Devil's advocate: Will Thiago Alcantara really improve Manchester United's midfield?
Reports in the British media indicate that the long-drawn transfer saga involving the triumvirate of Thiago Alcantara, his parent club FC Barcelona, and suitors Manchester United is finally drawing to a close.
The transfer fee is said to be around the £17m, with his release clause having dropped from £80m after he failed to be involved in a stipulated number of minutes over the previous season for Barcelona.
And make no mistake about it, much has been made of Thiago by the British media, and they have waxed lyrical about the talents of the 22-year old Spanish U21 international, mostly on the back of his outstanding performances in the recently concluded UEFA European U21 Championships, scoring a hattrick in the finals, as Spain won 4-2.
And yet, will Thiago’s departure from Barcelona to Manchester United impact either club as much as it has been made to sound?
Thiago Alcantara is looked upon highly at Barcelona, by both his teammates and the club management, and he is undeniably talented, so much so that he has been projected as “the next Xavi”.
But, that should be put to rest as fast as possible. Players eulogised as “the next someone” are in no shortage, and the fuss about Thiago is premature to say the least. It is highly unprofessional and short-sighted to judge a player’s capability to become one of the best on the basis of a single tournament, against youth players.
Thiago made his foray into the Barcelona first team in the 2011-12 season, under Pep Guardiola, where he would often fill in for a missing Xavi or Iniesta, and his teamwork with Cesc Fabregas and Lionel Messi initially flourished, and extend La Masia’s standing as the greatest youth system in the world. But then, problems began to creep in. Thiago was just not ready for regular first team action, and his game on the pitch is exceedingly similar to his apparent attitude off it, primarily characterised by his impatience.
Given that few clubs in European football give as much importance and opportunity to their youth players as Barcelona do, it would be naive on Thiago’s part to clamour for a transfer so early on in his career. Current midfield maestros, Xavi and Iniesta, were made to wait for their turn, precocious though their talent was.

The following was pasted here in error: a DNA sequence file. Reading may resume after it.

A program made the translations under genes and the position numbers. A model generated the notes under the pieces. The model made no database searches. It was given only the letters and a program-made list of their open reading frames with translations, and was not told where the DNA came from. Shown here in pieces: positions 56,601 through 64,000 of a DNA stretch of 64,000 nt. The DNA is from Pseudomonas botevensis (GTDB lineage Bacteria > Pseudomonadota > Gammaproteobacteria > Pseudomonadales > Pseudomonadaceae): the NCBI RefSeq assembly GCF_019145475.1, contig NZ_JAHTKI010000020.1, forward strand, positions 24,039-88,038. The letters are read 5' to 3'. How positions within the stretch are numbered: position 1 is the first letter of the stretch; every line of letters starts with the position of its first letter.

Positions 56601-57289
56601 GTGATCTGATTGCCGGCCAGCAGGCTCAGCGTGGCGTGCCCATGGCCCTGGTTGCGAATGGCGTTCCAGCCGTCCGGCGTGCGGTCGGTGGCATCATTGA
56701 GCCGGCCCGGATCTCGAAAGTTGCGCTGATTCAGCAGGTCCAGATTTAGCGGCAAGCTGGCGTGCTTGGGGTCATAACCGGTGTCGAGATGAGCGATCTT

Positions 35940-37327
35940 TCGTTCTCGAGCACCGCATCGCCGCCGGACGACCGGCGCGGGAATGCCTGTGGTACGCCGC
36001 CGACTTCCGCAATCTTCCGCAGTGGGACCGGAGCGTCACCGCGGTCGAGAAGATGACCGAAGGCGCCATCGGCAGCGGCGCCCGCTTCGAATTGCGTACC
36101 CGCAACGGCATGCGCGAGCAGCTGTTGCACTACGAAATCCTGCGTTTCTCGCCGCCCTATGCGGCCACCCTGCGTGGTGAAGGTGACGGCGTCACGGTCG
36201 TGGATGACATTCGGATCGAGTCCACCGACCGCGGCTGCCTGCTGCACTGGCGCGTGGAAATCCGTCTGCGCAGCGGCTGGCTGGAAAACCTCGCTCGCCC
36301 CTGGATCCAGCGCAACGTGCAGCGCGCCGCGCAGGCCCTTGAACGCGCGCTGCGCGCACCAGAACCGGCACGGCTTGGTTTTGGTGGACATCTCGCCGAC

Those years of patience have only served them well, enhancing their overall game, and Thiago would be wise to follow suit as his game still teems with flaws. First off, it is frustrating to watch Thiago play for Barcelona at times. Though he has undeniably sharp eye for a pass, and a regular scoring ability, his impatience on the ball would often break down the famed Barcelona tiki-taka.
He often chooses the fancier through-pass or chipped pass than simply moving the ball across to a player beside him. The other flaw in Thiago’s game, is his hesitancy in position. Even if his intended movement may create a goal-scoring opportunity, he hesitates far too much at times, taking his own sweet few seconds to carve out a move.
Inevitably, he is hounded off the ball, and the move has to begin again. La Liga is played at a far more relaxed tempo than the English Premier League, and Thiago would be made to suffer in the latter, especially taking into consideration his average upper-body strength.
This brings me to how his transfer will benefit – or affect – United. While he will bring a lot of creativity to the team, something missing since Paul Scholes’ pomp, it will be a quandary as to he where he best fits in.
Last season, Sir Alex Ferguson played two deep-lying midfielders – mostly Cleverley and Carrick, with either Rooney, or Shinji Kagawa operating behind Robin Van Persie.
Thiago would be most comfortable in a deeper role (much like the one he occupied in the U21 Championships) , playing as a traditional playmaker alongside Michael Carrick, or right behind the strike-force. And yet, Carrick’s current creative partner, Cleverley is stronger than Thiago, despite having a similar style.
Thiago has been projected as the answer to all of their midfield problems. This could not be further from the truth. He will take several games to get accustomed to the pace and aggression of the English league. It will take him even longer to positively affect United’s play. He is, after all, only 22 years of age.
Honestly – and take this from a Barcelona fanatic – Thiago would do better to move on than remain an unhappy figure at the club. And for all of Tito Vilanova’s promises, he still does not appear ready for regular first team duty.
Though Xavi now appears to be on his last legs, with injuries catching up with him, Fabregas is the much more viable heir apparent. But, United wouldn’t benefit as much in his presence, as is being made out, and Barcelona don’t stand to lose as much.